A Midsummer Night's Dream, Rose Theatre, Kingston

Dame Judi is a tip-top Titania – and Bottom's not bad either
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The Independent Culture

Dame Judi Dench as Titania? My first thought when I heard that she was to play the role again for Peter Hall at the age of 75 and some 38 years since she first played it for him in Stratford was faintly ungallant. This Queen of the Fairies is famously tricked into becoming infatuated with a donkey – beasts who have never been a byword for being under-endowed in the groin area. Judi Dench portrayed Titania a second time for Hall in his 1968 movie of the play and in the stills from that she is pretty much naked apart from some long Godiva-like hair strategically arranged. So my worry was that it would be rather embarrassing having such a senior DBE as the subject of an embarrassingly erotic prank.

I shouldn't have worried. Unfolding on the lozenge-shaped open stage of the Rose Theatre at Kingston, Hall's latest production of A Midsummer Night's Dream is exquisitely well judged in its light-footed, lucid, poetically persuasive, wonderfully funny and brilliantly well-spoken way. The idea is that Dench is Elizabeth I who evidently fancies moonlighting as the Queen of the Fairies in addition to her capacity as Queen of England. In a short wordless prequel, she sweeps into a room where the Elizabethan actors are preparing, snatches up a part-script and signals that the performance proper may begin.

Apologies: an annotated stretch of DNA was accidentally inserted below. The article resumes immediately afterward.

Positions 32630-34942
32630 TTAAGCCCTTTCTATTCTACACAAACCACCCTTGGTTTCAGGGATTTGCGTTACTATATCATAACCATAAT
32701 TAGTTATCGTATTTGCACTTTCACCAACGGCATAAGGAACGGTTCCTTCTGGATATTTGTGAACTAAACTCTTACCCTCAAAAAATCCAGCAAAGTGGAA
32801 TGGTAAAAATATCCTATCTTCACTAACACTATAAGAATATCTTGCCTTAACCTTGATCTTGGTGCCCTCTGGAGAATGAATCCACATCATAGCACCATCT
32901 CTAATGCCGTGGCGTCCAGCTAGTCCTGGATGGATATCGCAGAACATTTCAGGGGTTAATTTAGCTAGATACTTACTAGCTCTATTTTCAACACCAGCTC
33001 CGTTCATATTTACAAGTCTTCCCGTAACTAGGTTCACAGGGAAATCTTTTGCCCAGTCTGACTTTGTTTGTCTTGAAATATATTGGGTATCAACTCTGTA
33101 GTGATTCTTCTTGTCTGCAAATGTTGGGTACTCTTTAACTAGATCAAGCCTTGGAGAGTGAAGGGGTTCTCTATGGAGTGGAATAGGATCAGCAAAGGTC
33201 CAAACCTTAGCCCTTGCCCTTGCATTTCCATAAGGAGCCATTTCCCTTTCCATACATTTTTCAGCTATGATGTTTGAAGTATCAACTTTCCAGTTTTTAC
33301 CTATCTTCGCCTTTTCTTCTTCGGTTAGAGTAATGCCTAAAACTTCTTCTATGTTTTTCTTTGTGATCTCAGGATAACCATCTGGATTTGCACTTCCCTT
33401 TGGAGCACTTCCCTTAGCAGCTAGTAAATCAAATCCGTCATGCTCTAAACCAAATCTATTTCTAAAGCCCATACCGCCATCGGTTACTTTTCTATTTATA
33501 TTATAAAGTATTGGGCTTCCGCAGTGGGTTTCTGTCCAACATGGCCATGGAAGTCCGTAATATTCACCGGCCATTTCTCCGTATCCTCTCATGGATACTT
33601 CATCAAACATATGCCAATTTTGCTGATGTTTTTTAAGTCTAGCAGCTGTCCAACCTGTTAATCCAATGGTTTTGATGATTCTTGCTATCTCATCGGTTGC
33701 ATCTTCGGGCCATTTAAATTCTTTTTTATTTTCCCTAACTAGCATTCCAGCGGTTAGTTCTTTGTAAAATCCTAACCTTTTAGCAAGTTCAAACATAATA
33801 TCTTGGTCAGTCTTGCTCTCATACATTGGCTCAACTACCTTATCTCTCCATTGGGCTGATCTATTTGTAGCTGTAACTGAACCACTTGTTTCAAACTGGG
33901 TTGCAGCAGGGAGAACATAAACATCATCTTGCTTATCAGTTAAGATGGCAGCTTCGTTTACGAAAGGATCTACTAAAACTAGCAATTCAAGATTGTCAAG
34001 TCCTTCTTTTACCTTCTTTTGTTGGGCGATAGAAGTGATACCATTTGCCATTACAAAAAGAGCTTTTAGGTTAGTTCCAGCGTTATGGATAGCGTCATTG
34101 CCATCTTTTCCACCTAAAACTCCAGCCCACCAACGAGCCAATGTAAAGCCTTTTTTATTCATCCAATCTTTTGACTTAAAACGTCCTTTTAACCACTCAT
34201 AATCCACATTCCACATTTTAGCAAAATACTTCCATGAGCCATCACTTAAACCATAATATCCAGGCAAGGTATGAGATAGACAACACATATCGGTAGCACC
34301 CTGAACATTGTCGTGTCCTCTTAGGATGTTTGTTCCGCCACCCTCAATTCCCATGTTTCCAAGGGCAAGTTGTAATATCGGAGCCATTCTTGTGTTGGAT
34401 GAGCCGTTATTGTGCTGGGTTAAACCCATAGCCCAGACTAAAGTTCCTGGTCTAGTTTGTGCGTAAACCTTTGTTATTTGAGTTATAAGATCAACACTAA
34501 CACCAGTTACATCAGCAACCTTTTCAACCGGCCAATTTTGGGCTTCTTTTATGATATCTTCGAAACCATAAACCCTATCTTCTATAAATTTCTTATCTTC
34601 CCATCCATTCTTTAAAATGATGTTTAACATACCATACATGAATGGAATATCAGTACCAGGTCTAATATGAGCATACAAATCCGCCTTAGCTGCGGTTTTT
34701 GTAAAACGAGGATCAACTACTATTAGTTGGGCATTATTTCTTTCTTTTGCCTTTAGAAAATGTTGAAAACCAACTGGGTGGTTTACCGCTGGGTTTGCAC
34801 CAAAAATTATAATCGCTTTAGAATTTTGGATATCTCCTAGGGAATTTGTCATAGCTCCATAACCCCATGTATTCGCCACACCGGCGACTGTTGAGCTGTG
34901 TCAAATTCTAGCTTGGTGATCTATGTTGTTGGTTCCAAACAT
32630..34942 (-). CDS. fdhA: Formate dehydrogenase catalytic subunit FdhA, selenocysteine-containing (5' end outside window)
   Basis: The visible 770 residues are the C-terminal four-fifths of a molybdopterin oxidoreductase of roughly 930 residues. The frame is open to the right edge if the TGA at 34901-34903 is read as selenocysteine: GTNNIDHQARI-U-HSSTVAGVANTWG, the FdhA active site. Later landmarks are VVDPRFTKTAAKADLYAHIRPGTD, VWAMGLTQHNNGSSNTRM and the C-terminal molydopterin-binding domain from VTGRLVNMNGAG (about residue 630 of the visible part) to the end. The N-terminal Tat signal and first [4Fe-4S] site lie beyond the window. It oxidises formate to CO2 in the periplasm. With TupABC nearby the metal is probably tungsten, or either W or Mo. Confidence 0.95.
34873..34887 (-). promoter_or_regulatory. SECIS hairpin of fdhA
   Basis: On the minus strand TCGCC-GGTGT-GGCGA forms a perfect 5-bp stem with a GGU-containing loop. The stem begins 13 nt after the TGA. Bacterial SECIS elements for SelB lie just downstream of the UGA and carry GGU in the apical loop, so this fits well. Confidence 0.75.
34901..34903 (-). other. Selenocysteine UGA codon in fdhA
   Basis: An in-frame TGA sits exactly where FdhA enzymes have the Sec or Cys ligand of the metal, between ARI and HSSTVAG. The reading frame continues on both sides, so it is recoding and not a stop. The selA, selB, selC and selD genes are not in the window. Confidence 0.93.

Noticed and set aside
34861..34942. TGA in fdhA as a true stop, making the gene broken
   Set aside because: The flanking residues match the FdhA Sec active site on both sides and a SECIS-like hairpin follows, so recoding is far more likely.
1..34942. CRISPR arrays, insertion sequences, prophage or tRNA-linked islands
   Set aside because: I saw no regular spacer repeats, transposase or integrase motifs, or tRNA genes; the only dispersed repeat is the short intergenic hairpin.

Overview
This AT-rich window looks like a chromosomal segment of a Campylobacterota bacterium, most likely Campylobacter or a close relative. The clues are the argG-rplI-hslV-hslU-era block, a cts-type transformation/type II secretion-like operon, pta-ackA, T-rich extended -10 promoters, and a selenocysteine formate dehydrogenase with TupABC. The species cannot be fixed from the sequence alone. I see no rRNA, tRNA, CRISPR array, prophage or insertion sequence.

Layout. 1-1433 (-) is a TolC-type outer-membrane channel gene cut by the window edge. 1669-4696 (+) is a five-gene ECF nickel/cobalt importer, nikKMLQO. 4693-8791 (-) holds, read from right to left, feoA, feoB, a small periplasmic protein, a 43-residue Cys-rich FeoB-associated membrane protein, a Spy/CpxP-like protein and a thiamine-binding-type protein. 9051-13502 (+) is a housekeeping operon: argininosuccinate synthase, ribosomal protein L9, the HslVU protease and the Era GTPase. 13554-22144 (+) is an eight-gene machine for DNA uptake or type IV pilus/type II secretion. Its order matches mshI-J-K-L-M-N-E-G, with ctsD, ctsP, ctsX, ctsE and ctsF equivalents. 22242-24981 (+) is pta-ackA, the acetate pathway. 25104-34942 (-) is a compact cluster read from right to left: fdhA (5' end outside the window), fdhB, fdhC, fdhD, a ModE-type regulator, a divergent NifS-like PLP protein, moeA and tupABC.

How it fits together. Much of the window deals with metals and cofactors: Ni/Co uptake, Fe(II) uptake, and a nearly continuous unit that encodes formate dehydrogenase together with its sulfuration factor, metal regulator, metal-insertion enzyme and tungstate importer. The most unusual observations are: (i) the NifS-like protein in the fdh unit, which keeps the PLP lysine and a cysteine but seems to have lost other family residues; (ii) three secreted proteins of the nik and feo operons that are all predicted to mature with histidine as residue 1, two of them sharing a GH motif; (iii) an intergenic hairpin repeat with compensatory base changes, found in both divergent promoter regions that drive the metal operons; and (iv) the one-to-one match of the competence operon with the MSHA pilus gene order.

It must be marvellous for the younger members of this great company to have such a great speaker of verse to emulate. Dench can send a thrill of wonder through a line of Shakespeare like wind rippling through a field of wheat. And indeed a respect for uncynical wonder is one of the, so to say, Hall-marks of this production in which Julian Wadham gives a lovely mandarin wit and weight to Theseus's doctrine that the guileless endeavour of the rude mechanicals (a terrific Brummie Crazy Gang of idiosyncratic physical types here) is not something to sneer at.

Oliver Chris is comic perfection as Bottom. He's young and he has the looks that could make him a leading man (very far from always the case in the casting of this role) and he's adorable in his fresh-faced keenness.

When he comes round from his dream, this Bottom has a panicky rummage in his cod-piece and crosses himself in relief that the equipment is still there and of the previous dimensions. Not that you feel that there has been much hanky panky in that department with Dench's Titania. The Queen's doting on this donkey is more at the girlish devotion to My Little Pony end of the spectrum than the cross-species carnality you get in some productions. She hugs him tight as one might want to embrace, say, Lassie.

Each of the play's worlds is delectably realised – from the otherworldliness of the fairies, with Charles Edwards doing a nice send up of a square-jawed matinee idol with supernatural touches as Oberon and Reece Ritchie an eruptive, manic pretty boy as Puck. For once, the young lovers all seem like individuals that you want to root for and the rude mechanicals could scarcely be bettered. The Lion is a little bald, bewildered chap and Leon Williams brings the house down with a Thisbe whose high-pitched oration over Bottom's dead Pyramus does not gain in dignity because, repeatedly letting the weighty bulk of him slip from her lap, she keeps having to haul him back on to her knee. I loved it when she has to use her wooden sword to shift one of her hefty cream plaits before she can dig it into her bosom. A great evening.

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